This blog offers a meditation on the Common Lectionary daily readings along with a headline from world news:
New Revised Standard Version, Anglicised (NRSVA)
17 When I saw him, I fell at his feet as though dead. But he placed his right hand on me, saying, ‘Do not be afraid; I am the first and the last, 18 and the living one. I was dead, and see, I am alive for ever and ever; and I have the keys of Death and of Hades. 19 Now write what you have seen, what is, and what is to take place after this. 20 As for the mystery of the seven stars that you saw in my right hand, and the seven golden lampstands: the seven stars are the angels of the seven churches, and the seven lampstands are the seven churches.
The Message to Ephesus
2 ‘To the angel of the church in Ephesus write: These are the words of him who holds the seven stars in his right hand, who walks among the seven golden lampstands:
2 ‘I know your works, your toil and your patient endurance. I know that you cannot tolerate evildoers; you have tested those who claim to be apostles but are not, and have found them to be false. 3 I also know that you are enduring patiently and bearing up for the sake of my name, and that you have not grown weary. 4 But I have this against you, that you have abandoned the love you had at first. 5 Remember then from what you have fallen; repent, and do the works you did at first. If not, I will come to you and remove your lampstand from its place, unless you repent. 6 Yet this is to your credit: you hate the works of the Nicolaitans, which I also hate. 7 Let anyone who has an ear listen to what the Spirit is saying to the churches. To everyone who conquers, I will give permission to eat from the tree of life that is in the paradise of God.
AMOS CHAPTER EIGHT
1 Then the Lord God made me see this sight: there was a 2 basket full of ripe fruit. And he said, Amos what do you see? And I said, A basket full of ripe fruit.
Then the Lord said to me, So are my people Israel .ripe for destruction. I will not relent again.
4 Listen to this, you who trample upon the needy and grind the faces of the poor!
5 You who say, When will the new moon be past, so that we may sell our grain?
When will the Sabbath be over, so that we may offer our corn for sale?
While you make your measure short and your prices high, and cheat with biased scales.
6 And all to possess the poor for silver, and the needy for the price of a pair of shoes,
Selling for grain the sweepings from your floor.
7 The Lord has sworn by the glory of Jacob, Never will I forget what you have done.
I still remember the amazement with which the world looked at the shoe wardrobe of the Imelda Marcos wife of the deposed President of the Philippines. The numbers of pairs of shoes ran into many thousands, all of them high-end stuff. Imagine however the baffled rage of the poor citizens of that country who could see clearly that the value of their lives and the lives of their children was less than that of a pair of smart shoes. In Amos’s time, poor people who could not pay their debts were sold as slaves. The detail picked up by the prophet is instructive: the corruption of the rich people of the world is shown by our casual expenditure; our dainty food, our expensive clothes, our fancy holidays, our taxis. I say “our” because I include myself. Even the poor of Scotland will spend as much on Christmas as would keep a truly poor family alive for six months. Even our charitable giving is touched with the despicable habits of the rich: “Comic Relief” is exposed as investing funds in tobacco, alcohol and arms.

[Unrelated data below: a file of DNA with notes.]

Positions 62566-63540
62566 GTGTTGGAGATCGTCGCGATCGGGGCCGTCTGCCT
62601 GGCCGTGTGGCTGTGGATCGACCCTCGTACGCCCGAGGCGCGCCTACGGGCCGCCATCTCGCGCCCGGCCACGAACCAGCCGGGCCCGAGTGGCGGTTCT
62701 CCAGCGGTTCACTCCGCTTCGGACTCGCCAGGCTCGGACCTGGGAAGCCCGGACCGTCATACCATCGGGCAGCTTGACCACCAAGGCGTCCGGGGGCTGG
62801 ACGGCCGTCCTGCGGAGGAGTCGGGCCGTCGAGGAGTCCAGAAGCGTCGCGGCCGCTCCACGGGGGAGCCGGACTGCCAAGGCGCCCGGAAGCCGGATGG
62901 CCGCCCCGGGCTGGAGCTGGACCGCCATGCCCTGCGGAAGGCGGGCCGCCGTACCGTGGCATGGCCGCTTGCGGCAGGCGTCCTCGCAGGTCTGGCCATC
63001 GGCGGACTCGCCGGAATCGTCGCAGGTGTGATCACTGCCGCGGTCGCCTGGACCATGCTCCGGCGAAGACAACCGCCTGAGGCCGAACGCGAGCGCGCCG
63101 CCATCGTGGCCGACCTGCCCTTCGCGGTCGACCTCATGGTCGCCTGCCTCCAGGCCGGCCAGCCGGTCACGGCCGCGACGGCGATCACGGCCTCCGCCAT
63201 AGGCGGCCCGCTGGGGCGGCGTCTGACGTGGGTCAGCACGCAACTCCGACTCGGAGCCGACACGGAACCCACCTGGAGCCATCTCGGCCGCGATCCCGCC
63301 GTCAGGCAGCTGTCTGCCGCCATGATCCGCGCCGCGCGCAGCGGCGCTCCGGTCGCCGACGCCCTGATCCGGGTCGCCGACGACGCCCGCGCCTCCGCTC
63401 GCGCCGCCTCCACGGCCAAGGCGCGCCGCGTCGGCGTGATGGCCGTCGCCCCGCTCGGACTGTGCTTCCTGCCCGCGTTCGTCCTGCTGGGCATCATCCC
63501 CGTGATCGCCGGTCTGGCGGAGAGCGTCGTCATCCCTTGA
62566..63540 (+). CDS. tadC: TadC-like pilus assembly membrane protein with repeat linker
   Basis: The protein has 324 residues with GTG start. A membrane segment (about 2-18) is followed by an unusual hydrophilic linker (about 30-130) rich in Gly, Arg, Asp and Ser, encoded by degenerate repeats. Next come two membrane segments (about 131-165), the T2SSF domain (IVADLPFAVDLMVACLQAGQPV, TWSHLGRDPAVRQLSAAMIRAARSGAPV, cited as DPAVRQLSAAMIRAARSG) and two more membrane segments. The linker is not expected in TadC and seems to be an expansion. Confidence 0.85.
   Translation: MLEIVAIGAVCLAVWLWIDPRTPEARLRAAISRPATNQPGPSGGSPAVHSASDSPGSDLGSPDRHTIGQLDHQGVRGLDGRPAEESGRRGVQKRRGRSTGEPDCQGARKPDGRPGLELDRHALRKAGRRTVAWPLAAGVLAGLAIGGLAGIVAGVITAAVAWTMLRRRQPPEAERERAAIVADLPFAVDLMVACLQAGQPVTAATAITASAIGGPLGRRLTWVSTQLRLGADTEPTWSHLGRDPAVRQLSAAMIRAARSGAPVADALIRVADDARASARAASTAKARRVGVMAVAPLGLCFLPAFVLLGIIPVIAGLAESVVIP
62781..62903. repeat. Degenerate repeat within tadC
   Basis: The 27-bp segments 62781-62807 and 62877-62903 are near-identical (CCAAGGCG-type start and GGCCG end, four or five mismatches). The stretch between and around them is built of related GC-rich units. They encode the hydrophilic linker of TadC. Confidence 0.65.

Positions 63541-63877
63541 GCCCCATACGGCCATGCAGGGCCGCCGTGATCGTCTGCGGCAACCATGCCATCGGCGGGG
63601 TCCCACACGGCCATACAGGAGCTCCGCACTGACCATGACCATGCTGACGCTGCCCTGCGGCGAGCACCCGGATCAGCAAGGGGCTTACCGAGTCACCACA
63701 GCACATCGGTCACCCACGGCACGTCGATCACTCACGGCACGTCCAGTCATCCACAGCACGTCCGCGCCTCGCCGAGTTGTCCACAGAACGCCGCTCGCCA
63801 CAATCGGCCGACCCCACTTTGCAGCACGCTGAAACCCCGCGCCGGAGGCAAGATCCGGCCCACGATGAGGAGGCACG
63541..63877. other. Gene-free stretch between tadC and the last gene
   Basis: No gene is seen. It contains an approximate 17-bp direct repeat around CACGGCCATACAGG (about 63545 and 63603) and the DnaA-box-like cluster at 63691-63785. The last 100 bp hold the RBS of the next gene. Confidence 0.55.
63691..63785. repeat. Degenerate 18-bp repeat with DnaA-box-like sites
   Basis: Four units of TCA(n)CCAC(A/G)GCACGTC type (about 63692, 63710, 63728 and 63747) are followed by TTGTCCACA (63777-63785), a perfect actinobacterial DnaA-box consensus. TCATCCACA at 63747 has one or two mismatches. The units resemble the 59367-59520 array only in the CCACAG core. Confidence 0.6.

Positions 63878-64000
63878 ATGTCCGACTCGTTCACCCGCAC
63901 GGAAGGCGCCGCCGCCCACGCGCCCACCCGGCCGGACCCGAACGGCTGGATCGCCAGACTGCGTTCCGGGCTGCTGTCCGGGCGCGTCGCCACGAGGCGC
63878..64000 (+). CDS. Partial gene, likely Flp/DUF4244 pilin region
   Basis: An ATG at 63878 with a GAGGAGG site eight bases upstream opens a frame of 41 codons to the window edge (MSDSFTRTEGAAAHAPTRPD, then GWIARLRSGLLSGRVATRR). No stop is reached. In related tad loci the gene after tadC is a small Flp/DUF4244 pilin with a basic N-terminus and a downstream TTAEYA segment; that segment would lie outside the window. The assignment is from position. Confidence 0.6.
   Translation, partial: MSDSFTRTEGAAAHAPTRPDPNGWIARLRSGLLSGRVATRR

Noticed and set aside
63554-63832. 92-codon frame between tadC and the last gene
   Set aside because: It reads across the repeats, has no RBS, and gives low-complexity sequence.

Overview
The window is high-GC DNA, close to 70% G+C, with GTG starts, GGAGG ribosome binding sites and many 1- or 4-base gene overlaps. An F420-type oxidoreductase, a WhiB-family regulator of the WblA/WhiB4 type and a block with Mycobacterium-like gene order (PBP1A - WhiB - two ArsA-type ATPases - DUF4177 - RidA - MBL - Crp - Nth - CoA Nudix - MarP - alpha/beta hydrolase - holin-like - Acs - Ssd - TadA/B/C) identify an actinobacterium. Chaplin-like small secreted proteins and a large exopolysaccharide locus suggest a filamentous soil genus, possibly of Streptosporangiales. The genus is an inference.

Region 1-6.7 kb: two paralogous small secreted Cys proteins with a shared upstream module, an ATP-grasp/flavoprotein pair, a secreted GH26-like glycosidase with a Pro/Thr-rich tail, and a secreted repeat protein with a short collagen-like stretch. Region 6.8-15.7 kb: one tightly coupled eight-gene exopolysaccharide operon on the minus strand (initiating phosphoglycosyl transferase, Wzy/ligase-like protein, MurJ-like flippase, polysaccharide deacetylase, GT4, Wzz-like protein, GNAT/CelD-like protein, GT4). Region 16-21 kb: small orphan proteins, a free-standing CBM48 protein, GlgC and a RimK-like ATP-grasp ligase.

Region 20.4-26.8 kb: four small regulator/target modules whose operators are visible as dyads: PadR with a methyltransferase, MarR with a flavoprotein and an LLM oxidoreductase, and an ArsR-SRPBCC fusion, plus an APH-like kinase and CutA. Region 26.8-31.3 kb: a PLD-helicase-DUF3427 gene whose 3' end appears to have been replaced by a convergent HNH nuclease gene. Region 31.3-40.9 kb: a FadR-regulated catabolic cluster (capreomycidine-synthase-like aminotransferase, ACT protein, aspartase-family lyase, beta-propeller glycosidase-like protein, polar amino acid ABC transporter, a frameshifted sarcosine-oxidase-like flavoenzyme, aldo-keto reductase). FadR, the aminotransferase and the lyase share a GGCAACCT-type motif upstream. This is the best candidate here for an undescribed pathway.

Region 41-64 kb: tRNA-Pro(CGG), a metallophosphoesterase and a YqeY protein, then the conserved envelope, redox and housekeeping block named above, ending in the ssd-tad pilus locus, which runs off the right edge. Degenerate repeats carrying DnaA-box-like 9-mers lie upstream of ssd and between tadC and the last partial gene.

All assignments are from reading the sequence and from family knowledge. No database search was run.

These habits which express our disdain for the poor, our flaunting of inequality, are hard sometimes to discern and even harder to cast off. Amos was clear that the causal injustice of rich people would not be overlooked by the God of justice.
In The Revelation the God of rescuing justice allies himself with his suffering worshippers in the Roman Empire. The prophet falls as if dead, but is raised to life by Christ who was himself killed and raised to life, and keeps the keys to the abode of the dead. He tells the prophet to write his message to the seven churches of Asia. The message to the community in Ephesus is startling. Christ confirms that they are doing OK, but complains that they have lost their first love of him. Here the Lord of the universe chides his people for not showing more love. He can do so without injustice because He is revealed as the one who in love for the world has suffered; and who never ceases to be the Lamb. Those who conquer, we shall discover, are those who fight evil passionately and non-violently, and are therefore given what was refused to Adam and Eve: access to the Tree of Life, that is, life forever.
The image of the risen Christ combines reverence and intimacy in a way which preserves the mystery of his presence without distancing him from humanity. Here is One who inhabits eternity yet craves the response of the human heart, as well as the obedience of the human will.